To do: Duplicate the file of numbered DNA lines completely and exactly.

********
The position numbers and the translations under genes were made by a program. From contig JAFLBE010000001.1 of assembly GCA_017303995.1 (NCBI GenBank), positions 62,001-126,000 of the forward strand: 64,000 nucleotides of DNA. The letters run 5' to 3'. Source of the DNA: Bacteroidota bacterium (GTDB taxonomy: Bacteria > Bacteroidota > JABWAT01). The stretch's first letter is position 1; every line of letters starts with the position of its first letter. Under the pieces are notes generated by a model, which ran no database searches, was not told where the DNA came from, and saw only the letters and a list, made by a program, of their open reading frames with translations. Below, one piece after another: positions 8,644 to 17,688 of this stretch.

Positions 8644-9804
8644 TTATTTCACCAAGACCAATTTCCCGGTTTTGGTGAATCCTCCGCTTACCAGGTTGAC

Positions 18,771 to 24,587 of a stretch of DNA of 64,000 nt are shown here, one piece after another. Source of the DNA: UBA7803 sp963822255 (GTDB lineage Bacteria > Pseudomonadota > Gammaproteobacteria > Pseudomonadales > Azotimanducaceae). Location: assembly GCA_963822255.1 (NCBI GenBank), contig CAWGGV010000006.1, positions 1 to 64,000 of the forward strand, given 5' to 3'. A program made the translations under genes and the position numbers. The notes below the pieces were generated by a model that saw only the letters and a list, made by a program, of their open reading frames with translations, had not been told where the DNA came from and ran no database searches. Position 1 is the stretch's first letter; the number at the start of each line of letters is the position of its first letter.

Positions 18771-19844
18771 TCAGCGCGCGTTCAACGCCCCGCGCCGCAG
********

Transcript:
The position numbers and the translations under genes were made by a program. From contig JAFLBE010000001.1 of assembly GCA_017303995.1 (NCBI GenBank), positions 62,001-126,000 of the forward strand: 64,000 nucleotides of DNA. The letters run 5' to 3'. Source of the DNA: Bacteroidota bacterium (GTDB taxonomy: Bacteria > Bacteroidota > JABWAT01). The stretch's first letter is position 1; every line of letters starts with the position of its first letter. Under the pieces are notes generated by a model, which ran no database searches, was not told where the DNA came from, and saw only the letters and a list, made by a program, of their open reading frames with translations. Below, one piece after another: positions 8,644 to 17,688 of this stretch.

Positions 8644-9804
8644 TTATTTCACCAAGACCAATTTCCCGGTTTTGGTGAATCCTCCGCTTACCAGGTTGAC

Positions 18,771 to 24,587 of a stretch of DNA of 64,000 nt are shown here, one piece after another. Source of the DNA: UBA7803 sp963822255 (GTDB lineage Bacteria > Pseudomonadota > Gammaproteobacteria > Pseudomonadales > Azotimanducaceae). Location: assembly GCA_963822255.1 (NCBI GenBank), contig CAWGGV010000006.1, positions 1 to 64,000 of the forward strand, given 5' to 3'. A program made the translations under genes and the position numbers. The notes below the pieces were generated by a model that saw only the letters and a list, made by a program, of their open reading frames with translations, had not been told where the DNA came from and ran no database searches. Position 1 is the stretch's first letter; the number at the start of each line of letters is the position of its first letter.

Positions 18771-19844
18771 TCAGCGCGCGTTCAACGCCCCGCGCCGCAG